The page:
More Produce Tips & Facts

The Dirty Dozen
The 12 Most Chemically Ridden Produce Items You Should Buy Organic
Something to read if you haven't seen this already. Then come in to see what fresh organic produce we have :)


Produce Tip for the week: Kiwis.

As we are about to head into the cold season here's a fruit with a punch of vitamin C to help knock out cold and flu. :)
- A ripe kiwi will be slightly yielding to the touch. Avoid mushy or wrinkled ones with an "off" smell. 
- Storage: Leave at room temperature to ripen. To quicken the process, place kiwis in a paper bag with an apple or a ripe banana. Once ripe, refrigerate in a plastic bag for up to a week.
- Payoff: 65 percent more vitamin C than a small orange has.


Produce Tip for the week: Mushrooms

Storage: Store in the fridge in a paper bag that is placed inside a plastic bag to allow mushrooms to breathe without going dry. Keep them away from other foods to avoid absorbing odours.


- It’s recommended that mushrooms are only wiped with a damp cloth and then dried.
- Remove the stalks if they are mouldy or stringy or, if they’re in good condition, just cut them off at the base.
- If you feel that you must wash your mushrooms, do it quickly but don’t let them become saturated with water because they can become soggy and affect their texture when cooked. If you prefer your mushrooms crisp, take extra care when washing them.
- Peeling mushrooms removes many of the nutrients and changes their texture.


Back to School produce tips and facts: Apples

- The environment working group's (EWG) 2014 dirty dozen list includes apples, with 99% of apple sampled testing positive to at least 1 pesticide residue.
- Apples are fat, sodium, and cholesterol free.
- Apples are a member of the rose family.
- 25 percent of an apple's volume is air. That is why they float.
- Apples ripen six to ten times faster at room temperature than if they were refrigerated.
- Keep cut apples from turning brown by dipping them in a solution of 1 part citrus juice and 3 parts water.
- Apples are best eaten with the peel since most of the fibre and antioxidants are found in the apple's peel.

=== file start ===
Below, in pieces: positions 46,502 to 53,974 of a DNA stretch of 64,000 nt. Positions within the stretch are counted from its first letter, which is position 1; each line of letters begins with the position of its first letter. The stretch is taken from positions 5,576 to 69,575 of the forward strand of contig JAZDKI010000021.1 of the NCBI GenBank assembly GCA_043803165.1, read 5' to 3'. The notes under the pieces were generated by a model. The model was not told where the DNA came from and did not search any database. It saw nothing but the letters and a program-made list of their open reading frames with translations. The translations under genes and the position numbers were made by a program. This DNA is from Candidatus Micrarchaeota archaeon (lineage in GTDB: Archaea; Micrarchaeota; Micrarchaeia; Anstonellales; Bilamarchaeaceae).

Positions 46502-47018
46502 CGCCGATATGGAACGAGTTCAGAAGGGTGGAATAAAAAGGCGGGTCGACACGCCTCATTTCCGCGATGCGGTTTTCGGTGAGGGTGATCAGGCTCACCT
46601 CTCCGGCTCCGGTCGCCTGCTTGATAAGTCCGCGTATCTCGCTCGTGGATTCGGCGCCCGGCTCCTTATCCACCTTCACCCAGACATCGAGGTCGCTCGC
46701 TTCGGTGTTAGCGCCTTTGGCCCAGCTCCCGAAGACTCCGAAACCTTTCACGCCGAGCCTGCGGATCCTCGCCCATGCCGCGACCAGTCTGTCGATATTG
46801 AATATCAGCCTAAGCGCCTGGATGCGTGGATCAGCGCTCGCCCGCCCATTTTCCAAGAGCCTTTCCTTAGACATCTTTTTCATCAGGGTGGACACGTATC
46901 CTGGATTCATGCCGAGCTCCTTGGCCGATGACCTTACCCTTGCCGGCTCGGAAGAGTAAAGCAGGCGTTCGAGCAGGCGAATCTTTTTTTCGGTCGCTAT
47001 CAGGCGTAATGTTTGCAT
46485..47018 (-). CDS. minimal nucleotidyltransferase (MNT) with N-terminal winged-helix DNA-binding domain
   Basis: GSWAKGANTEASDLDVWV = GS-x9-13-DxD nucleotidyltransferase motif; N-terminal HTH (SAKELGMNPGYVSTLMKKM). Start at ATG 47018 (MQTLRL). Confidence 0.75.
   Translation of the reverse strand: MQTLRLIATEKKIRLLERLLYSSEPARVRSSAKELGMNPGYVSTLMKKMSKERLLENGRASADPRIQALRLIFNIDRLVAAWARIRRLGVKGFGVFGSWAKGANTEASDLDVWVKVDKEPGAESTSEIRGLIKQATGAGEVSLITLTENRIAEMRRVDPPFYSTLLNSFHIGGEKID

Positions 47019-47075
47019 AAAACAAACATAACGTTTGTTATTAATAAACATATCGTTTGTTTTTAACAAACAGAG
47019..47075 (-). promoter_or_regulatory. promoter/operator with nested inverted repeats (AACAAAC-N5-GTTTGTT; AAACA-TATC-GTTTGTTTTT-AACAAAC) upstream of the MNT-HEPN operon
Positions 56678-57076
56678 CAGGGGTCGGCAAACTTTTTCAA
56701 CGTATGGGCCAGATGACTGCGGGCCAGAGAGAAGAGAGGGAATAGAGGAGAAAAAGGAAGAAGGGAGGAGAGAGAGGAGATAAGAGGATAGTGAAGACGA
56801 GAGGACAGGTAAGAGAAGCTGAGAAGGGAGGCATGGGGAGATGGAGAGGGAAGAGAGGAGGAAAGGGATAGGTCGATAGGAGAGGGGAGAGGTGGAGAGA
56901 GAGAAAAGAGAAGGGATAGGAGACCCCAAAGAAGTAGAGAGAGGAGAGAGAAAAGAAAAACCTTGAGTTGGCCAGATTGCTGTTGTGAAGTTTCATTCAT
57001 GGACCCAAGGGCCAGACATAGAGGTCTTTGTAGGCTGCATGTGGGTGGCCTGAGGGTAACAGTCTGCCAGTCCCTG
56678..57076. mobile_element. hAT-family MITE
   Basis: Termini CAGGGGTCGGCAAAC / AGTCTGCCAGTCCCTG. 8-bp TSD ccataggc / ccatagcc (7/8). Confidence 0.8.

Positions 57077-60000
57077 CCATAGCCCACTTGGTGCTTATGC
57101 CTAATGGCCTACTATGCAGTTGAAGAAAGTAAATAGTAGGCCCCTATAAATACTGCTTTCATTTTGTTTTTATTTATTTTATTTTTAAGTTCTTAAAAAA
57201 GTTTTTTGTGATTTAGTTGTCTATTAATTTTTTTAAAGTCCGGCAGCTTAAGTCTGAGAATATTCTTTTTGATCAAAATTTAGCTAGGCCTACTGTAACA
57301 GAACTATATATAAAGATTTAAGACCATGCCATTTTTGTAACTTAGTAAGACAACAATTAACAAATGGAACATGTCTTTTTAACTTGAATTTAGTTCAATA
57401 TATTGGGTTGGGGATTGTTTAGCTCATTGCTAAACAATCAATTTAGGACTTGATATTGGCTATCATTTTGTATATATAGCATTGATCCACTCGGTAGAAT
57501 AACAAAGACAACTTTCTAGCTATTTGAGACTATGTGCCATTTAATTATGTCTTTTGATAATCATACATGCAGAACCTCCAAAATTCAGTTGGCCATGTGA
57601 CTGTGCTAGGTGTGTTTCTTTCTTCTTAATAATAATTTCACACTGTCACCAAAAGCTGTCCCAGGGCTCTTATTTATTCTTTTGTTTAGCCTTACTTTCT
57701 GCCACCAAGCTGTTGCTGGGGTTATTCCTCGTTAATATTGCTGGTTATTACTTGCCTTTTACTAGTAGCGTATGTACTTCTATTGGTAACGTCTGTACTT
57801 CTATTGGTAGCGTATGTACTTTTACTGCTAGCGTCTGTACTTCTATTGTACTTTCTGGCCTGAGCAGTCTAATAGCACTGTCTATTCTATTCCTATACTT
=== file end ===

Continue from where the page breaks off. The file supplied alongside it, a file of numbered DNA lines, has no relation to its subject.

Apples should be stored separately because they can make other food spoil faster. They let off gases (ethylene) which is a ripening agent and this could be why your other fruit in the fruit bowl doesn't look very good. Peaches and bananas are a few other examples of fruits that let off these gases.

Enjoy this fruit for your lunch and remember the tagline "an apple a day keeps the Dr away"


Weekly Produce Tip: Pears

Because pears do come of age, there is the challenge of knowing exactly the point at which they are peaking in flavour. Eat one before it is ripe and they are crunchy, but with very little flavour. Eat one past its peak, and the mushy texture is difficult to overcome.

The key to selecting a perfectly ripe pear is to understand that as they ripen this process is happening from the inside out. What this means is that a pear will always be riper on the inside than it appears on the outside.
Most people select their pears when they appear perfectly ripe based on exterior hints such as colour change, softness, and smell. While these hints may initially appear very helpful, they can in fact be a bit misleading. Typically, when a pear seems perfectly ripe based on exterior symptoms, the inside of the pear is already past its peak and will often have a mushy texture with a slightly fermented flavour.

The best way to trust in the ripeness of a pear is to look to the stem end of the fruit. When this end yields slightly to gentle pressure the pear is ripe and ready to eat. At this point the pear may not seem ripe by traditional standards, but trusting "the stem end method" should yield some very tasty results. Even though the exterior of the fruit appears to be saying "wait a few more days", the inside of the fruit is screaming "I'm ready now!"
Hopefully this helps you pick the best of this fruit!


Produce tip for the week: Figs
Figs are indeed fragile but fortunately, perfection is not always necessary. :) Even if you find a slightly wrinkled, but still plump fig, go for it. And, even a fig with a slight split (as long as it is not leaking or oozing) will also be fine. A bit of bend at the stem and a slight weariness to the skin both indicate better ripeness and flavour. Avoid figs that look shrunken, are oozing from their splits, have milky liquid around the stem, are very squishy, or have any sign of mould. The smell of fresh figs can provide an excellent indicator of ripeness. If they smell sweet, they are ripe; if they smell sour, it is an indication that they may be spoiled or overripe.

Enjoy this delicious, but often rare treat this summer. You will not be disappointed.